What an incredible couple of weeks it has been in the world of compensation. I intended to blog much earlier but the deluge of media stories kept me reading instead of writing. Here’s a recap:
Job Bank for the Jobless
General Motors has a program, known as the Job Bank, that provides full pay and benefits for workers when there is no work for them to do, if they continue to report to the workplace or an alternative facility. Following innovator GM’s lead, Silicon Valley firms have established a Job Bank for software developers displaced by offshoring of their jobs. There will be a facility where the unemployed will be able to solve theoretical math problems that have no practical application, write poorly functioning code, and send email to each other. “This is just like working at that big software company” said one unemployed programmer “except we’re required to actually show up for work, there’s no telecommute option.” Plans are underway for a similar facility on Sand Hill Road for venture capitalists displaced by the movement of VC activity to India. This program will allow the unemployed to spend their day playing Monopoly and sitting in conference rooms listening to presentations of untenable business plans.
Living Wage Legislation
Outraged by the soaring cost of jet fuel, illegal domestic staff, and defense attorneys, an influential group of CEOs has proposed “living wage” legislation in Congress. “I don’t know how anyone is supposed to live on $10 million per year” said one CEO. “And now that there’s an expectation of performance in return for the money, it’s just gotten ridiculous. What’s wrong with America?”
SEC Disclosure Rules Struck Down
The SEC’s proposed rules for increasing disclosure of executive pay have been struck down by the Supreme Court citing the community standard for obscenity. Justice Potter Stewart’s quote “I know it when I see it” was cited in the unanimous opinion. Several Court Justices were reportedly unexpectedly aroused by reading about executive pay levels in US companies. “We can’t have our nation’s youth seeing this sort of information” said one Justice who requested anonymity.
Option Expensing Rule Reversed by the FASB
In a surprise move by the Financial Accounting Standards Board, the requirement to report stock options as an expense has been deleted from the US accounting standards. “We had no idea this was going to reduce company profitability” said the head of the FASB. The rule change is expected to immediately improve profitability of all US companies, with the exception of airlines.
Airline Industry Lobbies for Accounting Rule Change
The US airline industry has urged the FASB to adopt a new accounting rule that would exclude the cost of labor and jet fuel from the calculation of profit. “This change is long overdue” said one airline CEO. “If we had changed this rule 20 years ago think of the number of airlines that could have avoided bankruptcy.” The proposed change was applauded by airline executives participating in profit-based bonus plans.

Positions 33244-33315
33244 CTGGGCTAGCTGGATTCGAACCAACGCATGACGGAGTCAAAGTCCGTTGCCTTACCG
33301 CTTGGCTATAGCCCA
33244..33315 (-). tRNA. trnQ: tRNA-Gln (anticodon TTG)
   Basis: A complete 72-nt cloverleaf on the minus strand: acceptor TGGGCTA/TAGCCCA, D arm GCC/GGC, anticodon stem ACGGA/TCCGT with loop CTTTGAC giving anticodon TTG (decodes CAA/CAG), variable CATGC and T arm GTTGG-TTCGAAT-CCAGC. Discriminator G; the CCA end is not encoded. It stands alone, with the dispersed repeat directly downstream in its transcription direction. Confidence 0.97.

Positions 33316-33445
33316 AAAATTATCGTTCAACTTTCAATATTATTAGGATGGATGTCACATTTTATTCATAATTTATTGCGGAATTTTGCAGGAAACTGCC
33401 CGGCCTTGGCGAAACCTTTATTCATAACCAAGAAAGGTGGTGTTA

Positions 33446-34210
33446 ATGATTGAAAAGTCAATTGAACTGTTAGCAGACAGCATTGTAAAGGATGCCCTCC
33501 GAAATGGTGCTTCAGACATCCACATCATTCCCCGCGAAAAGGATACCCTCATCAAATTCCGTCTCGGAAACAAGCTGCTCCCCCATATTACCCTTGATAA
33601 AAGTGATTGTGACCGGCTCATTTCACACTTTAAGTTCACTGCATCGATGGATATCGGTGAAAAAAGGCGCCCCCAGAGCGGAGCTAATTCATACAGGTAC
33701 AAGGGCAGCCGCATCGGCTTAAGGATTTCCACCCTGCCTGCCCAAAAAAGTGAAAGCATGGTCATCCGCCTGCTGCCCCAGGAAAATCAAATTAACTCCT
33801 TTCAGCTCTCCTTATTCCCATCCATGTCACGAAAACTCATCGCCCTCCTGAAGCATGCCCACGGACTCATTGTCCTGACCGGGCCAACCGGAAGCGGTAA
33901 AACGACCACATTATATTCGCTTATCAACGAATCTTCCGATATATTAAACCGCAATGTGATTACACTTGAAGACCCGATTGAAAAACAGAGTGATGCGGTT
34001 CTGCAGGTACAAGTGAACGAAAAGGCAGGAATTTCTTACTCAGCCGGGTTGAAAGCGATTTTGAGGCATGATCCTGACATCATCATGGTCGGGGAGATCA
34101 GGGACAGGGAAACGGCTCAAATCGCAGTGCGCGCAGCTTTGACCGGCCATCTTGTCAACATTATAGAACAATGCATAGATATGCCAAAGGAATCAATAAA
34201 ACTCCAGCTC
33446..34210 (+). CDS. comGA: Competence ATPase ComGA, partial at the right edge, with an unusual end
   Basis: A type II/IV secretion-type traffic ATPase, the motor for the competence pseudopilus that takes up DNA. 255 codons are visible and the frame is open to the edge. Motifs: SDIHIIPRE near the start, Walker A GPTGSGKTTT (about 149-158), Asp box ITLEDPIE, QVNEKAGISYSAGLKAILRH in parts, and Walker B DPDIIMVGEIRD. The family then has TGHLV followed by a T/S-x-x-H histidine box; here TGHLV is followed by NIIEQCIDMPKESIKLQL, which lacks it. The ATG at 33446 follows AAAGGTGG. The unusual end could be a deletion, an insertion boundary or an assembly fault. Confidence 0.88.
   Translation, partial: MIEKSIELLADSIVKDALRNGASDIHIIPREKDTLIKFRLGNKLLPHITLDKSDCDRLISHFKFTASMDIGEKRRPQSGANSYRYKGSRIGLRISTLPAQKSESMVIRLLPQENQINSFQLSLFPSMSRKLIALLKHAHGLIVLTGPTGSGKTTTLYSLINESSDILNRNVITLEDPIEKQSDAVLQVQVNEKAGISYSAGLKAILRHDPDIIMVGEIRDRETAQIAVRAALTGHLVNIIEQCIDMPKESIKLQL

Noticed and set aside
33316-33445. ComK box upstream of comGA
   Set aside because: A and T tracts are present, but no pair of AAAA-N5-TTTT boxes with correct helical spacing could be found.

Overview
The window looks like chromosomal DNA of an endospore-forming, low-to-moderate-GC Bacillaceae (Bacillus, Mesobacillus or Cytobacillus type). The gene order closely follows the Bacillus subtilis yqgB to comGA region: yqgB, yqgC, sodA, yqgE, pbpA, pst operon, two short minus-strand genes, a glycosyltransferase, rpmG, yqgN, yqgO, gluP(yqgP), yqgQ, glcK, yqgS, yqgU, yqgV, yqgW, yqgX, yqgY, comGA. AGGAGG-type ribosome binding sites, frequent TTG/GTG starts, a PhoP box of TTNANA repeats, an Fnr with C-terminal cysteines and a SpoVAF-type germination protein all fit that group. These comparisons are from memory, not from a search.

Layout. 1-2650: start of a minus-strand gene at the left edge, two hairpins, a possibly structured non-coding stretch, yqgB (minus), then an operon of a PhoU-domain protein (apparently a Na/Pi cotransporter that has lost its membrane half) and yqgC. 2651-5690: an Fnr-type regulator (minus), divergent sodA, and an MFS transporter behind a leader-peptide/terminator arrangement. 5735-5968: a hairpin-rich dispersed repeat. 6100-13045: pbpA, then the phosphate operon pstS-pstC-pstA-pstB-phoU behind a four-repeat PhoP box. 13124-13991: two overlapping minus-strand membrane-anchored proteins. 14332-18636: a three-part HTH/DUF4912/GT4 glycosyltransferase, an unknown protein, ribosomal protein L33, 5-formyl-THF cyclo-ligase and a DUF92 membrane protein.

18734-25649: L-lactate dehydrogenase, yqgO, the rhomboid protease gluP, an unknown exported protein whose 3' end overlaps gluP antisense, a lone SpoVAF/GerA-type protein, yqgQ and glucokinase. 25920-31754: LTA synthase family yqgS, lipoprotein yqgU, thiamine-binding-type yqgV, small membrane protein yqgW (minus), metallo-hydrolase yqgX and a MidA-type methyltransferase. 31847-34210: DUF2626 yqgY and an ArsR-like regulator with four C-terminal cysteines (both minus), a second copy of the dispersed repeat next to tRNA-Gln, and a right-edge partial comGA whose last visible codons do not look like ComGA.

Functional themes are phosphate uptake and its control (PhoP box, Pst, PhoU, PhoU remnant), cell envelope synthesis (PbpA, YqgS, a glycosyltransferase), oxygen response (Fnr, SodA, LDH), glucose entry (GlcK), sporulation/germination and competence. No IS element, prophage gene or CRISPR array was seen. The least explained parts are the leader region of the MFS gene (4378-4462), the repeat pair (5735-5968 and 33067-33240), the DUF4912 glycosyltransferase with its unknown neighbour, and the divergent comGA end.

NASDAQ to Restate Stock Prices
Citing a series of calculation errors, and following in the footsteps of companies having to restate their financials, the NASDAQ will be restating stock prices for all listed companies for the years 1998 through 2001. “It turns out there wasn’t a bubble after all” said the head of NASDAQ. Stock prices have actually only moderately increased since 1998. We apologize for the error.” Class action lawsuits are expected by shareholders seeking to obtain refunds from employees who became wealthy from stock options, and executives whose bonuses were tied to stock price who now seem to have been overpaid.
Google Adopts Severance Plan
Google, continuing the streak of innovation reflected in its Dutch Auction IPO, AdWords, and Google Maps, is implementing a unique severance plan for employees. Employees who are terminated will be required to repay to Google an amount based on the formula of $1 million for every year of service. A Google spokesman said “they make way too much money anyway and this is an opportunity for them to really serve the Google shareholders.” In addition, following the lead of General Motors under the new Google Buyout Plan employees who elect to retire early will repay Google a flat amount ranging from $5 million to $10 million. This program is aimed at the lower-paid workers in the company, prompting claims of discrimination from administrative assistants and software testers who argue that it would be burdensome to write a single check to the company covering one month’s pay. For the record, a Google spokesperson denied that it has any poor performers, pointing out that it has only hired the smartest people but the Company got even smarter rendering some employees relatively dumb.
Happy Aprils Fools Day to our Blog Readers. Let’s all hope that this time next year I have much less material to work with as I try to point out the absurdity of some compensation practices.